Melbourne Uni taken to court over gender discrimination claims
Advertisement

Melbourne Uni taken to court over gender discrimination claims

During her time at the University of Melbourne, Lianne looked after a menagerie of animals including horses, cattle, sheep, pigs and birds.

But she claims two of her male counterparts, one of whom only looked after dogs, were paid more than her.

Now, after many unsuccessful attempts to be paid the same as her male colleagues, Lianne is taking her fight to court.

Lianne, seen here with her dog in Wyndham Vale, is taking Melbourne Uni to court over gender discrimination.

Lianne, seen here with her dog in Wyndham Vale, is taking Melbourne Uni to court over gender discrimination.Credit:Luis Ascui

The animal care co-ordinator, who worked at the university's Werribee campus for veterinary students, said she also provided teaching support, administered medication to animals, had three staff report to her, performed general farm maintenance, wrote policies, purchased animals and operated a forklift.

Advertisement

Lianne, who asked that her surname not be published, said one of her male colleagues only had to look after dogs, while another male colleague had no casual staff reporting to him but had to manage a larger parcel of land.

"[They] performed tasks that I believed were very similar to that of my role, although they each had less responsibilities than me," her affidavit reads.

She is alleging the prestigious university discriminated against her because of her gender, and then made her job redundant when she complained.

"It seems that there is some gender inequality with regards to salaries," Lianne wrote in an email to her manager, which forms part of her affidavit.

She said one of her male colleague's portfolios comprised dogs, with about four dogs in the colony.

"And yet I manage two portfolios and cover five species of animals," she said.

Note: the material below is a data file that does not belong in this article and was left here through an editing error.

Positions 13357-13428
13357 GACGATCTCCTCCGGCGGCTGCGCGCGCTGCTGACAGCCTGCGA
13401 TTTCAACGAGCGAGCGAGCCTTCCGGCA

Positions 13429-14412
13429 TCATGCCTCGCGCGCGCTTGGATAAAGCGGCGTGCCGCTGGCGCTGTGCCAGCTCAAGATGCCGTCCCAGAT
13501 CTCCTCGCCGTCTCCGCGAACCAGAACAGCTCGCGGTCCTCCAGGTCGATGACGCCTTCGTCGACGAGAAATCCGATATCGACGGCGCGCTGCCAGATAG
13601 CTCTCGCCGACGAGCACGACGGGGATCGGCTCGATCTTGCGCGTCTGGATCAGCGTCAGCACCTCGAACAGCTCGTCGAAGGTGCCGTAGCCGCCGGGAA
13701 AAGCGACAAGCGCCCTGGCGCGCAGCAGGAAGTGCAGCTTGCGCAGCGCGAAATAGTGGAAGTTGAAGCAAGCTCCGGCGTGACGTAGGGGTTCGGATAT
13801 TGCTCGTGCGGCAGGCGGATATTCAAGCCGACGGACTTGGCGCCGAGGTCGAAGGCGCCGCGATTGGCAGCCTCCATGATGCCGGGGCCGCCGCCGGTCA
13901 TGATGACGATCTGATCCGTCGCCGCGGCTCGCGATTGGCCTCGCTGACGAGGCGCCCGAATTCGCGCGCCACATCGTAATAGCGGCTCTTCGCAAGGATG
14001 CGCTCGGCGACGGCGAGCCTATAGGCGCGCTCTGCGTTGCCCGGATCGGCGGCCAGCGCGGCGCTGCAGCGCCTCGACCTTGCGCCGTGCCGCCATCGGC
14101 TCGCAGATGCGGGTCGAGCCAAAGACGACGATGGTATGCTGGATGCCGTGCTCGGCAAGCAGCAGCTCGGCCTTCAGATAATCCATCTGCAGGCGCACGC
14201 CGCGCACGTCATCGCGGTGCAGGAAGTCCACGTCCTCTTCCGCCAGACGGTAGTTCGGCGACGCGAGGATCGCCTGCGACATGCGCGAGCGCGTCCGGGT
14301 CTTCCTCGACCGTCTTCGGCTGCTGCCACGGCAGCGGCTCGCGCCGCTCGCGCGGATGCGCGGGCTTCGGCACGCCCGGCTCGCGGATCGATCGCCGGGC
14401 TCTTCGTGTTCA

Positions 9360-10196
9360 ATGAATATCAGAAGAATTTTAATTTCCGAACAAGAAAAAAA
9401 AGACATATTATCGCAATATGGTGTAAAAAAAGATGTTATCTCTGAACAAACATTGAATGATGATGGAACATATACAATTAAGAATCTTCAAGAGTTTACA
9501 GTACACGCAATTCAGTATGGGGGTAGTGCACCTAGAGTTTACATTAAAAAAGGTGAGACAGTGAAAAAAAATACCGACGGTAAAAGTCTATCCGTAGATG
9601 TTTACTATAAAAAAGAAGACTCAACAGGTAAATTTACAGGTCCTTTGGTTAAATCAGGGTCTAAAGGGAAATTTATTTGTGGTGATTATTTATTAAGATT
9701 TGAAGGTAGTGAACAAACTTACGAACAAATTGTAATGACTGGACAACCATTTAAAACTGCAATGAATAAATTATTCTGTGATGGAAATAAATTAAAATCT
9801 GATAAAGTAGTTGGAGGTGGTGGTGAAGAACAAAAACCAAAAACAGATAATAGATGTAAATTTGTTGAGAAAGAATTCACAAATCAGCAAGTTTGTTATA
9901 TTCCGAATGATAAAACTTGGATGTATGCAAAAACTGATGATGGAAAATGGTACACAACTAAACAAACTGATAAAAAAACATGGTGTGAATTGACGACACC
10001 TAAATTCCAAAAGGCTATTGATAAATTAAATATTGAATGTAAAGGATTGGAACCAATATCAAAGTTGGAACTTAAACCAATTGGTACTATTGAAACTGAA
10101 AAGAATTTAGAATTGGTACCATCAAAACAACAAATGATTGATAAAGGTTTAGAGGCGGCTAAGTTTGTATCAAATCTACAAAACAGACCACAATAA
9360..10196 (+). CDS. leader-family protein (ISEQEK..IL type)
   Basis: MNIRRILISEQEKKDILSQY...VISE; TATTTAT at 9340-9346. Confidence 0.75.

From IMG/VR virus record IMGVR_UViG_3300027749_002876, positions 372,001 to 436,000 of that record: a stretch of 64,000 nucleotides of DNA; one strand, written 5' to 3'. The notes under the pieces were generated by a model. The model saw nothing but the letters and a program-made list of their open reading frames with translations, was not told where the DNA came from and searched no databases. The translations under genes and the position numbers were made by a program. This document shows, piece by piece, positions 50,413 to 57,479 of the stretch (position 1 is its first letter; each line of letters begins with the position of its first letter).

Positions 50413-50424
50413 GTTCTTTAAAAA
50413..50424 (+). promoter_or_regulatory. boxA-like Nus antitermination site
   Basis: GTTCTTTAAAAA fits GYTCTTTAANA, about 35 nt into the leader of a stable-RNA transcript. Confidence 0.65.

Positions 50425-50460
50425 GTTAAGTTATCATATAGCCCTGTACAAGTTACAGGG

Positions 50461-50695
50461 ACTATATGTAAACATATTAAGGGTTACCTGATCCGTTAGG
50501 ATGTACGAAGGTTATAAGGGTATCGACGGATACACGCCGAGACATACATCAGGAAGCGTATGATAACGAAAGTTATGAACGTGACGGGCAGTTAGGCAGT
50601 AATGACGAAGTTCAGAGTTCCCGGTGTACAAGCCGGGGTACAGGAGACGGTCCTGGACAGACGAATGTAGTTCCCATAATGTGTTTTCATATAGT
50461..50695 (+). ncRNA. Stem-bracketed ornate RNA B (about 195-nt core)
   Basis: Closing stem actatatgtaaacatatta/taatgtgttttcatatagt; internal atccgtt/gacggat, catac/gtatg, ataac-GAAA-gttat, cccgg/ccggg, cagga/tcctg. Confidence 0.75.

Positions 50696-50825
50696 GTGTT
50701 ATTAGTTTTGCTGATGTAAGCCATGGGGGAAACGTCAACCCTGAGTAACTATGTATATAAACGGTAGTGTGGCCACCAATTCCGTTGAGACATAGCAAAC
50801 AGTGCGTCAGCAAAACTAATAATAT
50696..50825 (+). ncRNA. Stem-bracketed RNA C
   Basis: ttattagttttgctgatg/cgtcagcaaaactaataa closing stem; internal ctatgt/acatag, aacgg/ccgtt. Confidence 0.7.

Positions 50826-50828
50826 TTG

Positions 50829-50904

Lianne, who worked at the university for eight years, first raised concerns about her pay in 2014.

She received a small pay rise, but still lagged behind her male colleagues.

Lianne claimed they were paid between $1672 and $8945 more than her a year.

In 2016 she applied for her grade to be reclassified, arguing that her job had become more complex, and men who performed similar tasks were paid more.

But five months later, Lianne was told she'd been unsuccessful.

"The panel agreed that the duties and responsibilities required of the position are correctly classified," a letter from the university said.

She was given $2000 in recognition of her "contribution to the role" and told she could put this towards study or attending a conference.

In May 2017, Lianne lodged a gender discrimination complaint against the university with the Victorian Equal Opportunity and Human Rights Commission.

"These other positions are classified at a higher level than mine, the only difference within the roles is that they are occupied by males," her complaint read.

"I have been extremely distressed as a result of the lengthy and unprofessional processes, the lack of communication, the deception, the discrimination, increased work tasks and responsibilities."

The commission unsuccessfully tried to resolve the issue through a conciliation session.

In August 2017, Lianne said staff were called into a meeting and told a restructure would lead to nine roles, including her own, being made redundant.

She is now seeking compensation for loss of income and pain and suffering.

A University of Melbourne spokesman said it was defending a general protections claim brought by a former employee.

"It would be inappropriate for the university to comment on this matter while it is before the court," he said.

The matter is expected to be heard in the federal circuit court next week.

The university has spoken about the need to boost the representation of women in STEM (science, technology, engineering and maths).

It has previously advertised women's-only jobs in its mathematics department to address the issue.

Most Viewed in National

Loading
Advertisement